Boyd Gaming Completes Exit from Borgata Ownership Partnership

Boyd Gaming has announced that it has finalized the sale of its half of New Jersey’s Borgata Hotel Casino & Spa to its former ownership partner, MGM Resorts International.  In a brief press announcement, Boyd confirmed its final exit from the Borgata equation, leaving only possible future tax adjustments to be dealt with as they occur.

The Boyd statement:

Boyd Gaming Completes Sale of 50% Interest in Borgata

LAS VEGAS — Boyd Gaming Corporation (“Boyd Gaming”) (NYSE: BYD) today announced that it has completed the previously announced sale of its 50% equity interest in Marina District Development Holding Co., LLC, the parent company of Borgata Hotel Casino & Spa in Atlantic City, New Jersey, to MGM Resorts International (NYSE: MGM).

Boyd Gaming received net cash proceeds of $589 million from the transaction, after deducting its share of Borgata’s currently outstanding debt. These proceeds do not include Boyd Gaming’s 50% share of any future property tax settlement benefits. Borgata estimates that it is entitled to property tax refunds totaling $160 million, including amounts due under court decisions rendered in its favor and estimates for open tax appeals.

Boyd Gaming plans to use proceeds from the transaction for debt reduction and general corporate purposes.

The nearly $600 million in net cash proceeds was combined with another $300 million or thereabouts in forgiven debt on the Borgata’s books that will now become the sole responsibility of MGM.  Boyd Gaming is known for its ownership of a wide variety of casino properties across the US, including the Orleans and Gold Coast in Las Vegas, along with three downtown vegas properties.

borgata-logo1The Boyd-MGM partnership that brought New Jersey’s Borgata to life in 2003 created Atlantic City’s leading casino property over the last decade, though Atlantic City’s declining fortunes and a hefty property devaluation that occurred in 2013 contributed to Boyd’s desire to get out of its Borg partnership and focus on its other properties and ventures.  The deal with MGM that ends Boyd’s involvement in the Borgata was announced last May and was approved by New Jersey’s Casino Control Commission less than three weeks ago, clearing the way for yesterday’s finalization of the deal.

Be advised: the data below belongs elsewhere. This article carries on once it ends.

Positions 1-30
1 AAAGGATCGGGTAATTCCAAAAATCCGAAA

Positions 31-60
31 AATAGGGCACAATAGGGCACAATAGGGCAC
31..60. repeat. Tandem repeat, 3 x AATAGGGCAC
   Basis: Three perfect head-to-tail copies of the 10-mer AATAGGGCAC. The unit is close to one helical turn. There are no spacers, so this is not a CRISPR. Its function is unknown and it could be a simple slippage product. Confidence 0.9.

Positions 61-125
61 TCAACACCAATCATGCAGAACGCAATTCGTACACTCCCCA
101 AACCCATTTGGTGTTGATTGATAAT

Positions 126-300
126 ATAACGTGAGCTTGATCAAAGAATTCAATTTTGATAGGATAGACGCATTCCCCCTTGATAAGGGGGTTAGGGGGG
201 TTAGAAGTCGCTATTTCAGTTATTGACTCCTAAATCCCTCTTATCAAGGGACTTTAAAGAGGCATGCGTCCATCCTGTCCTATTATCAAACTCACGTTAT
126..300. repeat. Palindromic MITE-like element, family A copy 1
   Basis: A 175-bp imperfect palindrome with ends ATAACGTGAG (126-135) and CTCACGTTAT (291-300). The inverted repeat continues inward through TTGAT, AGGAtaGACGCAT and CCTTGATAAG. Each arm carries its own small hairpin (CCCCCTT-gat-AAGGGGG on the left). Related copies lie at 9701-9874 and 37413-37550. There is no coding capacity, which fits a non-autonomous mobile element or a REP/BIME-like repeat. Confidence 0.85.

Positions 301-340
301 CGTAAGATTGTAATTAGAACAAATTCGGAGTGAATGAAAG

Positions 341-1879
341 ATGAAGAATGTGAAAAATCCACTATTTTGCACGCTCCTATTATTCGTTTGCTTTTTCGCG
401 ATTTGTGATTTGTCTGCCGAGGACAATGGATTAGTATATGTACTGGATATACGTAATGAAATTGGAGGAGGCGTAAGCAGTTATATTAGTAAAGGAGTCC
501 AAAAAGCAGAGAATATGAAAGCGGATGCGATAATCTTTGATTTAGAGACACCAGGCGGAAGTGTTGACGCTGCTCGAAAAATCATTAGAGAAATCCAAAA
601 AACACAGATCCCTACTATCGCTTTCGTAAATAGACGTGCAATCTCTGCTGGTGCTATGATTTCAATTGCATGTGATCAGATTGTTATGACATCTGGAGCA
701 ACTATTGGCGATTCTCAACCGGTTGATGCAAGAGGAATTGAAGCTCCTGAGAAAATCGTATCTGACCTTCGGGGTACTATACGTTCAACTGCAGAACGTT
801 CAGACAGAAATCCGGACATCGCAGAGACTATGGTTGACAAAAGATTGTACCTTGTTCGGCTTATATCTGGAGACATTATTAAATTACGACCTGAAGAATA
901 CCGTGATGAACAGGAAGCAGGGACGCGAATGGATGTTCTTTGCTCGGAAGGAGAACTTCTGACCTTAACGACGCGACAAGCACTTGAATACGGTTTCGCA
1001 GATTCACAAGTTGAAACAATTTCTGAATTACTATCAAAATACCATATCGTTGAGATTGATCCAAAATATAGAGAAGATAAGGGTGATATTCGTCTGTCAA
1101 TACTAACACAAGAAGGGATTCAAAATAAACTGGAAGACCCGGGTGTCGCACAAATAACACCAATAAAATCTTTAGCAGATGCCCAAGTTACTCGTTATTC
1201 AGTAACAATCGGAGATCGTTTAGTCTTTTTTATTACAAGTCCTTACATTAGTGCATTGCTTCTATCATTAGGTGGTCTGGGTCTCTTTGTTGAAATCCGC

No changes are expected in the Borgata’s day-to-day operations, either in the live or online niches.  The Borgata’s own operational licenses are controlled through Borgata parent entity Marina District Development, LLC.  That specific entity is what now moves to sole MGM Resorts ownership, and all operations continue without interruption.

If there’s one odd twist to the story, it’s that a few years ago, it was MGM (then MGM Mirage) which was on its way out of the Borgata partnership.  Back in 2010, MGM Mirage announced plans to sell its share of the Borgata and stop doing business as a gaming licensee in New Jersey, due to ongoing questions about the possible ties of MGM Mirage exec Pansy Ho to Chinese organized crime.  However, New Jersey regulators’ clampdown regarding Ho, the daughter of Asian billionaire Stanley Ho, eased after Pansy Ho reduced her own ownership involvement in MGM Macau.

By 2014, New Jersey regulators had reversed their stance, allowing MGM to continue doing business in the state, yet only two years later, it’s partner Boyd Gaming heading to the door.  Such is the nature of the casino industry.

Local industry analysts are accentuating the positive regarding the split, citing MGM Resorts’ willingness to acquire the remaining half of the Borgata as clear evidence of faith in the future of both the property and Atlantic City as a whole.

“It’s a vote of confidence to have an entity like MGM make a deal like this,” market-research firm Spectrum Gaming’s Michael J. Pollock told the Press of Atlantic City.  “A deal like this might prompt others to take a look at the city. I think that MGM sees the future of Atlantic City as an East Coast entertainment destination.”


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